‘Gems’ backers offer aerial view of Vail Valley
VAIL VALLEY, Colorado – Undisturbed mountain lands – that’s how Hidden Gems proponents described the proposed wilderness parcels during a flight over the Vail Valley and surrounding areas Friday.
The Wilderness Workshop, organizers of the Hidden Gems proposal, and EcoFlight, an Aspen-based group that advocates for protection of wilderness, offered an airplane tour of the Hidden Gems lands for local media.
The proposal, which was recently submitted to Colorado’s Congressional delegation, would designate 244,000 acres in Eagle and Summit counties as wilderness.
The wilderness designation prohibits mining, commercial logging, oil and gas drilling, new roads, mountain biking, jeeps, snowmobiles and dirt bikes. It would still allow hiking, hunting, horseback riding and camping. Proponents say the land is important mid-elevation wildlife habitat.
But the plan has run into vocal opposition from snowmobilers and other users of motorized vehicles, who say the public lands should be open to all.
From the Eagle County Regional Airport, pilot Bruce Gordon flew his Cessna 210 north above the Gypsum mines – a type of activity that proponent Susie Kincade noted would be banned in Hidden Gems areas. Kincade also pointed to the rogue ATV trails that criss-cross the hills near Gypsum.
“That’s the kind of impact that’s going on on our public lands,” Kincade said.
The plane flew above Bull Gulch, a Bureau of Land Management-owned area of sagebrush, red dirt and steep cliffs that is included in the Hidden Gems proposal. From there, Gordon skirted the backside of Castle Peak and Pisgah Mountain – two more areas that are included in the plan.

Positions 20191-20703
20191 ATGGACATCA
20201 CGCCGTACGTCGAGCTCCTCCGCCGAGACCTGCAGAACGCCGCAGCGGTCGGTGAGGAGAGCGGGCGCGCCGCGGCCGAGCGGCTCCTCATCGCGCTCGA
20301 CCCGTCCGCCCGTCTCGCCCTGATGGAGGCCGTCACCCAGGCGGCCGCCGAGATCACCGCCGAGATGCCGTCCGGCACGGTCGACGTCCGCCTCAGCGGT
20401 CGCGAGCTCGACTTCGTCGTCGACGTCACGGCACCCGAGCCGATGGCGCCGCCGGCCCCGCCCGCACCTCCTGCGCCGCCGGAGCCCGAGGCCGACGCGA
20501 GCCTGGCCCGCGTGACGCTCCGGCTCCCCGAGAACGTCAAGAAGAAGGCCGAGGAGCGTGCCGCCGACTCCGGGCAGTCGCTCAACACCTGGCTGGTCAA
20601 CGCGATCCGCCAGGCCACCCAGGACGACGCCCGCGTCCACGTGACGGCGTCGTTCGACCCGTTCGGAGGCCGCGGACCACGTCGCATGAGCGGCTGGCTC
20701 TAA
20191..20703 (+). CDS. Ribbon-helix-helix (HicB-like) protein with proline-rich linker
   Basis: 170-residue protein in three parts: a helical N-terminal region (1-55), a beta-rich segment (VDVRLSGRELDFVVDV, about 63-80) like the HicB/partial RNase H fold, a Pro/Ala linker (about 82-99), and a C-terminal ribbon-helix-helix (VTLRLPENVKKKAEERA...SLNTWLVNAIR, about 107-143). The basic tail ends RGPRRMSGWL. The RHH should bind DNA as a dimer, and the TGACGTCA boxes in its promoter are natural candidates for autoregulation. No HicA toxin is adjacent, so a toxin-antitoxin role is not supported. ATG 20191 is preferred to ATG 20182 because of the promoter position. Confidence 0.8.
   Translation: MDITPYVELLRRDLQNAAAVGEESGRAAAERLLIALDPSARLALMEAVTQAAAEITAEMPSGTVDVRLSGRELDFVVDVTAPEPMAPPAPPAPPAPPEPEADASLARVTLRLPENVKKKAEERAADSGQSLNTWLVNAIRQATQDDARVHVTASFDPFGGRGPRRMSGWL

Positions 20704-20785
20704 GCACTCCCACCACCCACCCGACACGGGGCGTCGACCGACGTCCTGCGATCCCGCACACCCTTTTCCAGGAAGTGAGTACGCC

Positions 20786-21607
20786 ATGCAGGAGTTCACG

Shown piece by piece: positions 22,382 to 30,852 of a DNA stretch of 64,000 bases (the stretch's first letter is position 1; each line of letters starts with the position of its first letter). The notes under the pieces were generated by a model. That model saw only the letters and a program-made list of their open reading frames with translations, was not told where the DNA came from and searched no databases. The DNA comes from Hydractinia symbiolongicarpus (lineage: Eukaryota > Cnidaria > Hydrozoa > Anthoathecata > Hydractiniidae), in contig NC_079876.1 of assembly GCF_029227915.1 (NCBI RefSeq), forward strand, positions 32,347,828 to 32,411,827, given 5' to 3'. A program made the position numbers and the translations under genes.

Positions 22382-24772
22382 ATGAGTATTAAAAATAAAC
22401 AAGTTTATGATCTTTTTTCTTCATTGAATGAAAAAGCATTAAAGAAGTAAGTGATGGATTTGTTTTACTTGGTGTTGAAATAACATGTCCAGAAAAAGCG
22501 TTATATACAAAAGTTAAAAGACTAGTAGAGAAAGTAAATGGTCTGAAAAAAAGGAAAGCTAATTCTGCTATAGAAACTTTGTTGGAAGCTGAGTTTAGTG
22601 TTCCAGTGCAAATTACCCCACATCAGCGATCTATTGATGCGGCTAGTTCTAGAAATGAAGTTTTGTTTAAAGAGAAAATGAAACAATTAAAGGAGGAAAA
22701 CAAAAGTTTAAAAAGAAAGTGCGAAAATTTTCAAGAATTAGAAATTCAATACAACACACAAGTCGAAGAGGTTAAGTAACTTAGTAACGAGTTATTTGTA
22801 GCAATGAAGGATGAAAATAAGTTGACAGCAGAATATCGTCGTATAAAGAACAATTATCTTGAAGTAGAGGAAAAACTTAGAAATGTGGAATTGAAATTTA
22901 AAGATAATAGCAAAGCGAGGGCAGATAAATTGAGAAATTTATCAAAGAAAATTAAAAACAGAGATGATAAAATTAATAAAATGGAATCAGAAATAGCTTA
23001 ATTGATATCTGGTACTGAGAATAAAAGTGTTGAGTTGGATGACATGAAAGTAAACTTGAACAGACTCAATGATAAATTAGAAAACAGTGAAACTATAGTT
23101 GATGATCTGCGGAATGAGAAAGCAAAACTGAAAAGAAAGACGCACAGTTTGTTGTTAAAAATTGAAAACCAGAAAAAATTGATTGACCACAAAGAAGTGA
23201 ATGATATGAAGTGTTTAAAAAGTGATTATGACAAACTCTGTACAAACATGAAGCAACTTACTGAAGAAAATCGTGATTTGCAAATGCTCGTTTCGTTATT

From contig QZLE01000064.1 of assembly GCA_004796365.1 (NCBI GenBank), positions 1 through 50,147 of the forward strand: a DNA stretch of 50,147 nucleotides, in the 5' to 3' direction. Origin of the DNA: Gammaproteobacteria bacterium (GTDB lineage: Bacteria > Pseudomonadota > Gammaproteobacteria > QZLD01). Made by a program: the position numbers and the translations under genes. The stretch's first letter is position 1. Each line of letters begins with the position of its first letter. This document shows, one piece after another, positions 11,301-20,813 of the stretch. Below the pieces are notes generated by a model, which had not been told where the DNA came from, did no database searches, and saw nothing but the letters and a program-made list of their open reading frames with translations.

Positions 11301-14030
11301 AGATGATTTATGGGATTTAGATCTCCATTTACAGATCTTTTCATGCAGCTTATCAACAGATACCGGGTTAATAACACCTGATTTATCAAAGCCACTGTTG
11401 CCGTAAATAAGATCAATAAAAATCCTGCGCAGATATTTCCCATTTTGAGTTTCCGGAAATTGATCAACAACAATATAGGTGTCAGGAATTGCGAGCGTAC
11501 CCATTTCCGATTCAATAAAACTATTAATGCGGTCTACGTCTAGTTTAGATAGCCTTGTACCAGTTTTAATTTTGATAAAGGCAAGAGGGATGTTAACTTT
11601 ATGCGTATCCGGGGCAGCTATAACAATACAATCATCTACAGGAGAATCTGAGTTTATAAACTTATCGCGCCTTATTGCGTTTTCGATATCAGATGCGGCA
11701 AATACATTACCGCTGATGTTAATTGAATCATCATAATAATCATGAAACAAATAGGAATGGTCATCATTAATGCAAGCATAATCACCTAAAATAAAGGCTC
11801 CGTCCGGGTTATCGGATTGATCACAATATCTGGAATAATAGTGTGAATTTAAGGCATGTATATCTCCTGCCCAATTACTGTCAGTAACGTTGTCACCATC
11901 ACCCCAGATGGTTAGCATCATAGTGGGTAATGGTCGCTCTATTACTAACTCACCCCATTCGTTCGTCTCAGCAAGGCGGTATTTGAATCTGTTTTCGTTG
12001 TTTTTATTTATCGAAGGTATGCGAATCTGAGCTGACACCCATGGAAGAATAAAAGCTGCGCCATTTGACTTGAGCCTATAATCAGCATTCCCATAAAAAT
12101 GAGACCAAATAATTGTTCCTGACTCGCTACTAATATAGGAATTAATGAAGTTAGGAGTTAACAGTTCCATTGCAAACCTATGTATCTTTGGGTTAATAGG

Crossing above State Bridge, the plane crossed into the Lower Piney area, another Hidden Gems proposal area, where Kincade pointed to a 1,400-acre parcel that organizers removed from the plan as a concession to snowmobilers. Using a similar flight in February, organizers determined that the area was being used by snowmobilers, and eliminated it from the plan.
The nearby Spraddle Creek parcel, another Gems area, is comprised of snow-covered pine forests, and sits against the Gore Range and the Eagle’s Nest Wilderness.
Circling back above Vail and then downvalley, Gordon turned left at Edwards, flying above the forests of Squaw Creek, a portion of which is included in the proposal under the name “West Lake Creek.” The flight finished by swooping past Red Table Mountain, a vast snowy ridge that’s already being treated as wilderness by the Forest Service.
To become law, the Hidden Gems plan would have to be introduced as a bill by a member of the delegation and then get approval by both the House and Senate as well as the president.
Earlier this month, the Eagle County commissioners said they mostly support the Hidden Gems proposal, fully endorsing nine of the 14 parcels.
Staff Writer Edward Stoner can be reached at 970-748-2929 or email@example.com.